Anyone who aspires to creating or editing photographs, digital line drawings or animations on a computer has at some time or other considered a graphics tablet. By simulating the feel of drawing with a pen or pencil, including pressure, rotation and tilting, you can take control over computer creations in a way that a mouse is unable to match.
Wacom's Intuos3 A4 came with 1024 pressure levels and a sturdy pen, able to distinguish between a light and heavy stroke without needing great application of pressure. At the time, it was expensive, but the pen and tablet were light years ahead of other tablets in terms of functionality and style.
Since the Wacom Intuos3 was released in 2006, Wacom has focused on smaller, lighter and more fun products, such as the Wacom Bamboo Fun.
The Intuos4 retains many of the excellent features of its predecessors. It has interchangeable nibs and optional input tools, programmable buttons and impressive effeciency. It's also bumped the pressure levels up to 2048 - an astonishing level of sensitivity and extended the range of pen nibs and options.
The tablet itself has a slightly coarse feel under the pen, however, creating a slightly sticky feel which made the extra sensitivity levels hard to really detect or make maximum use of. Even so, there's no other product that can compare to the Intuos4 for smoothness and certainty of line. This is enhanced by the sturdiness of the unit: we had total confidence in the Intuos4's ability to accurately reproduce what we drew on its surface. In this instance, you really do get what you pay for, and for those who need greater accuracy and efficiency than a standard mouse can offer it's well worth the outlay.
The most striking feature is still the ExpressKey keypad. Each keypad has four buttons - eight in all - easily identified by touch alone, and a Touch Ring. The ExpressKeys can be used by left or righthanders readily via the flip of a software switch and a simple rotation of the tablet itself. Each key also has its own OLED text display.
An entirely new addition is the user-defined Touch Ring. A button in the centre toggles the ring between zoom, scroll, brush size adjustment, canvas rotation and layer selection. It replaces the touchstrips of the previous Intuos - they acted as a zoom control in supported applications and a scroll command in those that don't.
The expanded functionality is a mixed blessing, though. The scroll and zoom functions are as useful as ever, and work together with the ExpressKeys to make complex clone commands or panning quickly around an image significantly easier. The toggle, however, means that you may not be sure what function you will get or whether you need to switch. We found it frustrating: unless you constantly look down to check which light is illuminated, you can't tell which of the toggle functions you have enabled at any given moment. It turns something that was intuitive and fantastic into something clunkier and less able to give the sense that you're just using regular artist's tools.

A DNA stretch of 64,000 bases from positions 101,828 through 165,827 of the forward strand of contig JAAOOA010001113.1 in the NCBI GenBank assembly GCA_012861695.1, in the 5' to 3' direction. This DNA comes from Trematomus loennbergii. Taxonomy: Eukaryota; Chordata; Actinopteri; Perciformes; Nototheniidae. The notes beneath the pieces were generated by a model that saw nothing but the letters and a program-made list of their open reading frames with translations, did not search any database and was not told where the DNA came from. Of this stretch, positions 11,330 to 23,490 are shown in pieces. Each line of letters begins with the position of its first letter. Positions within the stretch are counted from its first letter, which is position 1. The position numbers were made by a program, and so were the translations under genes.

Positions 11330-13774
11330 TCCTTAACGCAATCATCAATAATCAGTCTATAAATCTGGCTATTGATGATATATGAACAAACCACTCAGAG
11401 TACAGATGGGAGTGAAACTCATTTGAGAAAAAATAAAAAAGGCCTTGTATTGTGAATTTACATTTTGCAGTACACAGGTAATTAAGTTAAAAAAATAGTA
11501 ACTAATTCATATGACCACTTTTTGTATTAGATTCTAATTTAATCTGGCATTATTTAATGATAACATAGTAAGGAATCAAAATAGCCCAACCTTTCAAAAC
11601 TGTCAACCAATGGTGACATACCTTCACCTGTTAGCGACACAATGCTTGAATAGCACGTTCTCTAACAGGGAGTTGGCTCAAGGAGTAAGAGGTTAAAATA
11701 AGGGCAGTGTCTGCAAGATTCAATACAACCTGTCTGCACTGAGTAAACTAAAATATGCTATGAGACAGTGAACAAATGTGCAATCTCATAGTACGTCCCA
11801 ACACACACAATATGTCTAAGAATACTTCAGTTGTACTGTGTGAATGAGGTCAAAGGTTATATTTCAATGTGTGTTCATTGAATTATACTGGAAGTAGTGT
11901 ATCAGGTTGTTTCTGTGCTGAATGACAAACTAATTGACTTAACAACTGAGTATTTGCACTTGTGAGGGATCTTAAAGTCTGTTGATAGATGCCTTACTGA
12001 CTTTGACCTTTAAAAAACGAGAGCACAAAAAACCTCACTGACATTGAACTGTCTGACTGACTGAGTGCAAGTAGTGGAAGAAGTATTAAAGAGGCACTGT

|The range of interchangeable nibs has expanded, and includes a spring-mounted version designed to emulate brushstrokes
The buttons and Touch Ring can have their behaviour altered using the driver software, and complex preferences can be set for individual apps, but it's more onerous than we'd have liked.
The stylus now has a weighted pen stand to go with it. The top unscrews to reveal a cache of pen nibs. There are now ten alternate nibs to choose from also been redesigned, and is now a chunky, comfortable rubberised affair. The range of interchangeable nibs has expanded, and includes a spring-mounted version designed to emulate brushstrokes - this it does only moderately well - and an excellent felt-tip nib, with a pleasantly crunchy tip. A separate airbrush is available as an optional extra.
The tip sensor has improved the range of pressure that the pen can detect; the pen is recognised by the table at 1gm, and you can start working with as little as three grams of pressure before working up to the 400 grams, comparable to feather light touches and heavy chalk, respectively. It allows for more precision and control in movements and brushstrokes. Intuos also claims that the new nibs have seven years of full time use at 8000 strokes a day, but we saw significant wear after only two weeks of continuous use. That could make purchasing nibs an expensive habit.
The killer feature for anyone considering an upgrade is the increased sensitivity, both in pen and tablet, which combine to provide the most exquisite control over all aspects of drawing and design work.
Overall, it's an impressive performance. The Intuos4 tablets are the kind of product you'll soon realise you don't want to live without. The price is $798: a significant investment, but when considered as a package, it isn't excessive.